The executive action puts a stop to the poultry processing speed increase rule that the previous administration approved towards the end of Donald Trump’s presidency, which was originally proposed by the U.S. Department of Agriculture and its Food Safety and Inspection Service.
According to paperwork submitted to the Office of Information and Regulatory Affairs, the proposal concluded with a formal withdrawal on Friday.
Biden’s reversal brings down the maximum number of slaughtered birds per line from 175 per minute back down to 140 per minute.
The move has been celebrated by leaders in the commercial food industry who worried about the health and safety of workers at poultry plants throughout the coronavirus pandemic.
Marc Perrone, the president of the United Food and Commercial Workers union commended Biden after his administration made its announcement Monday.
"Even though it has been less than a week since his inauguration, President Biden is already showing the type of commitment to the health and safety of frontline food workers that the American people expect and deserve, including actions to strengthen OSHA workplace safety enforcement and stop the dangerous push to increase poultry plant line speeds," Perrone said in a statement.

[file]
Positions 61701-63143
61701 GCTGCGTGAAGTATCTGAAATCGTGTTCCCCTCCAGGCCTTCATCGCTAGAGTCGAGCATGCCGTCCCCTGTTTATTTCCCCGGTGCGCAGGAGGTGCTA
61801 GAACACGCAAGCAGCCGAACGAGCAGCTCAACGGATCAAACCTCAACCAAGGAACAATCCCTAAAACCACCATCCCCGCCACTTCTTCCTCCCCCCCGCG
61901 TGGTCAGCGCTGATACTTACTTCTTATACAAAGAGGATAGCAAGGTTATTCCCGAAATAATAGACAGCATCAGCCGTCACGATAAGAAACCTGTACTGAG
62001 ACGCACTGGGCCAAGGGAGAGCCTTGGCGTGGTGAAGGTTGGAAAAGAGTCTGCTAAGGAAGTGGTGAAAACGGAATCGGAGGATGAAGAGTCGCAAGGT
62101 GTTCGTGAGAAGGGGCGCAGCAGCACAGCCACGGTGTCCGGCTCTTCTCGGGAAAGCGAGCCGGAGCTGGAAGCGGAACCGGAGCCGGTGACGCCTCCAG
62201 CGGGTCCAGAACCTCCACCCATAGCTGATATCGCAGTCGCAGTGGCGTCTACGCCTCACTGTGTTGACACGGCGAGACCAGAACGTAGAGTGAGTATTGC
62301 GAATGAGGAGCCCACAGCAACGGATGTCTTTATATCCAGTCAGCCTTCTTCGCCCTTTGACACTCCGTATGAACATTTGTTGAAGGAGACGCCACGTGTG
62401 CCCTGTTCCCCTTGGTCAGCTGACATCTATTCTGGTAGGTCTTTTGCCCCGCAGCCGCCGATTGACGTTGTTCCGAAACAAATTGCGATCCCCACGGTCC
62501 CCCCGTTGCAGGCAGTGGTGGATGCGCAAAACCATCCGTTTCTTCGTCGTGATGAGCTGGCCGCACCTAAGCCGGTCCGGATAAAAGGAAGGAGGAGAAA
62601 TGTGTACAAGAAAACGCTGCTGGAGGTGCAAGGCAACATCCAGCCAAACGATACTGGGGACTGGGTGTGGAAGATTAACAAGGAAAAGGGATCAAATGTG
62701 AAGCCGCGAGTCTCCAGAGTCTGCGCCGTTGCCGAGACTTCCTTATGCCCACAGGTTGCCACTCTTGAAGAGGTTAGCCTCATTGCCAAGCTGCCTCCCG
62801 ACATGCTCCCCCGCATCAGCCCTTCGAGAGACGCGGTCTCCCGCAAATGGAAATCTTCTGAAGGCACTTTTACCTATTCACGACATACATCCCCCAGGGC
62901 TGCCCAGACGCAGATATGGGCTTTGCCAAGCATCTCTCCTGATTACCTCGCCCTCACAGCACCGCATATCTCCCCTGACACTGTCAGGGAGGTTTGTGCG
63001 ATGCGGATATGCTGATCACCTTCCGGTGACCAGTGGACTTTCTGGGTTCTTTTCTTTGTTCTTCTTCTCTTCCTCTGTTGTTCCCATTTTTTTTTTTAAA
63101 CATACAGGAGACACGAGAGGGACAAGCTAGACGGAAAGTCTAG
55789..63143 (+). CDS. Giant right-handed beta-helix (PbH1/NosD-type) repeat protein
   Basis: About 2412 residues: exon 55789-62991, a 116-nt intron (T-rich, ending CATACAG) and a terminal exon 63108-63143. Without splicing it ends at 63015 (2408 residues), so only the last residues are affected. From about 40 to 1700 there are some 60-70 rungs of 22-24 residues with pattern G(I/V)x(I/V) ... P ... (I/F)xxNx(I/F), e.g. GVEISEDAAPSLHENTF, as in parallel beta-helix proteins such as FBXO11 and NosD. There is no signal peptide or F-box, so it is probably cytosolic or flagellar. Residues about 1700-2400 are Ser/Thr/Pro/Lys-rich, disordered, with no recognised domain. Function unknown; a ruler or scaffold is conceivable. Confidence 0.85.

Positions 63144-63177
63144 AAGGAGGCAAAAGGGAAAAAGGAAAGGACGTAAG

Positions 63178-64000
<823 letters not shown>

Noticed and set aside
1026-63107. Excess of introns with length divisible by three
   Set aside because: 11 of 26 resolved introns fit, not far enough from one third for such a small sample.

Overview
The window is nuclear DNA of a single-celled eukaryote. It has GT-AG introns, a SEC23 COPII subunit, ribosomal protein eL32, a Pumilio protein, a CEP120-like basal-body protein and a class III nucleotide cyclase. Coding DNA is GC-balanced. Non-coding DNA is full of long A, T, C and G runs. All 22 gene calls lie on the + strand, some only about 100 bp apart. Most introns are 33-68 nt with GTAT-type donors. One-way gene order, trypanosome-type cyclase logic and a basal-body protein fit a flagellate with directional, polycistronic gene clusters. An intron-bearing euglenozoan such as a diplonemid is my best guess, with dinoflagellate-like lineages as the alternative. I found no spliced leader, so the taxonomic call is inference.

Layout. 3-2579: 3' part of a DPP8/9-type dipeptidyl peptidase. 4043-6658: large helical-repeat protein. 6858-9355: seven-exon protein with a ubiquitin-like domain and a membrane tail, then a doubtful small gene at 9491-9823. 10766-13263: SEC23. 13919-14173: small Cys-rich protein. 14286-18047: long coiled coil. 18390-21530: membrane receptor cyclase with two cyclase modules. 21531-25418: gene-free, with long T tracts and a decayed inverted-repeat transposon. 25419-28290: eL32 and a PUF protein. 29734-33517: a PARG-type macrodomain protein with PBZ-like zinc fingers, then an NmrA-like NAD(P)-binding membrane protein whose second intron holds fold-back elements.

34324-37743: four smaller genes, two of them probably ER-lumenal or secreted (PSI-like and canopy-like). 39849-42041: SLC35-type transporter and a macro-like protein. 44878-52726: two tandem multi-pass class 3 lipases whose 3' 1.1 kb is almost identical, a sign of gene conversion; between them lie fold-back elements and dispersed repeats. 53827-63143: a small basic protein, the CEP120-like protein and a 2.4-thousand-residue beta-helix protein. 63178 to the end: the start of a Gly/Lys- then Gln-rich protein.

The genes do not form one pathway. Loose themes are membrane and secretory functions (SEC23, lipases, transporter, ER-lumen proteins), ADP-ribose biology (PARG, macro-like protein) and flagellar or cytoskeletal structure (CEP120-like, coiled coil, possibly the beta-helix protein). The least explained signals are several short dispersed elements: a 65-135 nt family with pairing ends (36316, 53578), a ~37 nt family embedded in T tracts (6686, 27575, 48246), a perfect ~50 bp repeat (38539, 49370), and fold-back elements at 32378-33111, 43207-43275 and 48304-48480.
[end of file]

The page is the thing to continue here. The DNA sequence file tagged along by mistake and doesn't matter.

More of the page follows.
In the last year, several poultry and meat processing plants have endured coronavirus outbreaks due to social distancing challenges and increased workloads.
A study published in the Proceedings of the National Academy of Sciences of the United States of America found that COVID-19 transmission rates were particularly high at poultry plants that had waivers granting them to slaughter 175 birds per minute on processing lines.
“Of the 120 poultry plants in our sample, 48 plants currently have waivers, 16 of which were issued in 2020,” the study claims. “Among plants issued a waiver in 2020, the relationship is even greater in magnitude. This finding suggests a potential pathway between a livestock plant’s operating procedures and COVID-19 transmission.”
Pandemic aside, the USDA has repeatedly tried to increase the number of birds processed at poultry plants in recent years.